My social media feeds usually have a smattering of posts from people I don’t know asking for money, especially from friends of mine reposting messages from their friends who have fallen on hard times. Needless to say, I’ve been seeing a lot more of those posts over the past year, as the loss of work caused by the pandemic has devastated tens of millions in America alone. This is especially true for those who work in art-related professions, as the ongoing economic crisis has forced so many people to pare back their expenses to food and rent and so on.
I didn’t get the summer work I was hoping for last year, so those months were somewhat problematic for me, but this year so far has more than made up for that. Since another English instructor at my campus was promoted to an administrative position over winter break, I picked up some of that instructor’s classes, and so even with pandemic-related enrollment problems, this has been the busiest semester of teaching I’ve had in my entire career. I’m hardly in a position where I can throw money around like it was nothing, but I’m reminded every day of just how fortunate I am to have steady, well-paying work right now.
There are things I can do to share my relative good fortune with others, which I’ve been doing, but one of the choices I made in the first months of the pandemic, as I began to see more and more social media posts from artists who needed money for food and gas, was to stop promoting my books so actively. It wasn’t like I did much to draw attention to my books of classroom exercises, since those have a very limited audience to start with, but I can’t deny that I was pushing the heck out of my novel, The Prostitutes of Lake Wiishkoban, much longer after its release than authors usually do. Between my lack of self-promotion skills, the fact that I was dealing with so many other things in the months after the book’s release (most of them having to do with Mom’s passing), and the fact that I couldn’t even advertise my novel on so many platforms, I couldn’t help but feel that my novel still hasn’t gotten a fair shake. Honestly, I still kind of feel that way. My ego is probably getting the better of me here yet again, but after everything I went through to make that novel as good as I could possibly make it, I think it’s only natural to want some recognition of all that hard work.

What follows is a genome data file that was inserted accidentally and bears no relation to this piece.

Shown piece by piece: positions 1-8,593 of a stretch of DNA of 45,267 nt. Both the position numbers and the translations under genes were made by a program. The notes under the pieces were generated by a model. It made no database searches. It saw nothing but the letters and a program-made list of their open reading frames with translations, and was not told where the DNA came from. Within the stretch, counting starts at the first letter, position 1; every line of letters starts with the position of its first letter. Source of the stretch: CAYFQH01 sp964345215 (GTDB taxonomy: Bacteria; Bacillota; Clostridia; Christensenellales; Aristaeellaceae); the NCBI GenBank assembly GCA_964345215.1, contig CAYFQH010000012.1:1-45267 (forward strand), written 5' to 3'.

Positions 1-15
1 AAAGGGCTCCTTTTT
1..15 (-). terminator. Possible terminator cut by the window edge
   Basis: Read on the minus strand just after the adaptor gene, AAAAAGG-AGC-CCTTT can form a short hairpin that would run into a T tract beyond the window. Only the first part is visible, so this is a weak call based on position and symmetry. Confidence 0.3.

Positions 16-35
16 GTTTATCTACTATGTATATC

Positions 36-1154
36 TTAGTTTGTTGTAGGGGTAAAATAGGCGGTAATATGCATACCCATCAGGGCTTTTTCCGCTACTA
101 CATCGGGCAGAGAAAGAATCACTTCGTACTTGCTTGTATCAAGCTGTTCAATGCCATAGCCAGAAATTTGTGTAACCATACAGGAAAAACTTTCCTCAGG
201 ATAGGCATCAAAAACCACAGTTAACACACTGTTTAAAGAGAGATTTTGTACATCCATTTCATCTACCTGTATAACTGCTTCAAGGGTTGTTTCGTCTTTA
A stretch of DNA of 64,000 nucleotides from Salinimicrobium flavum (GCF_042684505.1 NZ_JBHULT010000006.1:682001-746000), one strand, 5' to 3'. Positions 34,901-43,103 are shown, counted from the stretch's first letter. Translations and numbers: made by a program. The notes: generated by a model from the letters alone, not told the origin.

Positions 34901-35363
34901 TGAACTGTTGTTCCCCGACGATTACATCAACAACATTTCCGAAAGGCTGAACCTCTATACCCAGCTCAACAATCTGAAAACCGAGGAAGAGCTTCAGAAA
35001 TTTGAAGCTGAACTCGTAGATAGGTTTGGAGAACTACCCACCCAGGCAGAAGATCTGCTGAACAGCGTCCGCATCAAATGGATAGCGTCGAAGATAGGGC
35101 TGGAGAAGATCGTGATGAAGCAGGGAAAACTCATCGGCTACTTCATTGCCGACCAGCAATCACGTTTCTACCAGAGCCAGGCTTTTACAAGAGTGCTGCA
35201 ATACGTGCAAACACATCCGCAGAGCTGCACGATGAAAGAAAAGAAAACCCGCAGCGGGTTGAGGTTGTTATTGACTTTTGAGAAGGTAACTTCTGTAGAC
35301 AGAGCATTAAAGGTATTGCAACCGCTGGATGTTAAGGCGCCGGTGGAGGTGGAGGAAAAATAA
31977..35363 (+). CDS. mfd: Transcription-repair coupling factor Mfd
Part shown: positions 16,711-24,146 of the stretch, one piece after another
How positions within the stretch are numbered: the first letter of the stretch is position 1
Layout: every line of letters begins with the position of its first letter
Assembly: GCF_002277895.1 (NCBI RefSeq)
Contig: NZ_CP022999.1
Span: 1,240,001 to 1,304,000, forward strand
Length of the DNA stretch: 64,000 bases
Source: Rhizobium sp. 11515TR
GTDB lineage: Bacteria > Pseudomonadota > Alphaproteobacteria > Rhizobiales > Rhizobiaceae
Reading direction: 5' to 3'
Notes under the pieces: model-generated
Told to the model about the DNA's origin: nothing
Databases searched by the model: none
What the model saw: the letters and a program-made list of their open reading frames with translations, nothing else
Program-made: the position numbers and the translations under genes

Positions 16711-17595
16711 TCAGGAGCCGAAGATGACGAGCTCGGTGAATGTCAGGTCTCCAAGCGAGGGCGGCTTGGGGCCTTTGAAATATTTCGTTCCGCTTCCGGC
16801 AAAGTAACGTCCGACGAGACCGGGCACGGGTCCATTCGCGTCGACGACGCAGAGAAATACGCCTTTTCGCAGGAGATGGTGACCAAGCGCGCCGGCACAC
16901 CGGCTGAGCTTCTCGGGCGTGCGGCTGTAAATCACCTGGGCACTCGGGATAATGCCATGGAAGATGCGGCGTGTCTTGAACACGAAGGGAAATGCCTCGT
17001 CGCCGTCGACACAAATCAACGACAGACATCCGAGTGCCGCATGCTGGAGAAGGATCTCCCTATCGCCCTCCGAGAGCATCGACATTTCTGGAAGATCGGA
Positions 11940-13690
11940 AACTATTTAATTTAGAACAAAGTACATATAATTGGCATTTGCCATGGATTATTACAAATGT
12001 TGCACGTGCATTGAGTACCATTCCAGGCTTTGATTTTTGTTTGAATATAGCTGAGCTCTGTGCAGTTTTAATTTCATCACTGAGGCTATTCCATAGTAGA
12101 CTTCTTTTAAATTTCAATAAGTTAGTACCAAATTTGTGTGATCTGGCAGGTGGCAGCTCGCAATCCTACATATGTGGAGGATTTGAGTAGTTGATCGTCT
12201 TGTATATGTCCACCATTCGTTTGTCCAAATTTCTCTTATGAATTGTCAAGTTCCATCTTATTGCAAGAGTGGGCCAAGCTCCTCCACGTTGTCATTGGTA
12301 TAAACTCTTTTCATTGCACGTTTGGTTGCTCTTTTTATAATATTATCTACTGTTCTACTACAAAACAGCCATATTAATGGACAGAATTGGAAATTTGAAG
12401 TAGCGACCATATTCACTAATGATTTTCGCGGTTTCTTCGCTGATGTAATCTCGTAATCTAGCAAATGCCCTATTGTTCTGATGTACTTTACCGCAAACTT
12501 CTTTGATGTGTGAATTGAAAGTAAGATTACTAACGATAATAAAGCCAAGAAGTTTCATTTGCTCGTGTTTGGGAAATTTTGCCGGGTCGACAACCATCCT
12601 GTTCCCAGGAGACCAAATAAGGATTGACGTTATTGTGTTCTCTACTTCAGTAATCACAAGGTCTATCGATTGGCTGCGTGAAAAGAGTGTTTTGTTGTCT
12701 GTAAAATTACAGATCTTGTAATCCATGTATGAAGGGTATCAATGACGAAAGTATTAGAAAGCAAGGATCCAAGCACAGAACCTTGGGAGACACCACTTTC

Again, though, with all the reminders I was getting of other artists’ problems, a lot of my usual promotional efforts for my novel felt like the wrong thing to do at the time. When the fact that I’d written a novel came up in conversations, I would often actively discourage people from buying it, telling them to instead support artists who were posting about their money problems online, and to come back around to my novel after we get over the current economic crises (if we ever do). I was making enough money to pay my bills, and I was keeping busy with the research for my next book (and I know that I keep promoting my Patreon for the place to get exclusive updates about that work, but the money from that goes directly back into my research), so selling more copies of my novel just didn’t feel that important to me.
After my first play (an adaptation of scenes from my novel) entered production earlier this year, though, I offered free copies to the producer and all the actors, just to help them understand the broader context of what I’d written in my script. At least one of the actors read through the whole novel before the play was produced (and enjoyed it immensely), and getting to talk with that actor about my novel reminded me of my reasons for writing the things I write. This pandemic is challenging even some introverts like me when it comes to the dearth of social interaction, but I honestly can’t remember the last time I had a long conversation about my novel before this last one, and it made me realize how much I miss talking about not just my novel, but my writing (and what I hope to do with it) as a whole.
I keep a category on my Google Calendar filled with dates that are conducive to me reminding people about my novel, mostly book-related holidays and the birthdays of the biggest influences on my writing. This coming Friday, April 23, is World Book Day, an event marked by no less of an entity than UNESCO, and I’m sure that #worldbookday will be trending on Twitter for at least part of that morning. In the past, this is the kind of event that would be a no-brainer for me to post about online, along with a not-so-subtle reminder that hey, I have this novel, and it’s gotten these accolades, so maybe you should pick it up and read it, you know? Over the past year, though, I neglected to do any self-promotion for a lot of these days, simply because I was being reminded so frequently of the fact that other artists out there needed the money a lot more than I did. At least in terms of the money, not much has changed since then.
As this year’s World Book Day approaches, though, I can’t help but feel like maybe it’s time to start getting the word out about my novel again. We’re not through with this pandemic, let alone the economic calamities it’s caused, by any stretch of the imagination, and I still want people to support everyone out there — not just artists — who are struggling with food and shelter and such. At the same time, though, I’d like to think that dropping a few bucks my way in exchange for my novel isn’t asking too much. If I’m still seeing news headlines about the latest elimination on The Masked Singer mixed in with stories about daily COVID-19 death tolls, then maybe I should accept that there is a place, however small, for my novel to occupy in the middle of everything else going on in the world right now, and I shouldn’t feel so bad for asking people to read my novel. It is really good, you know.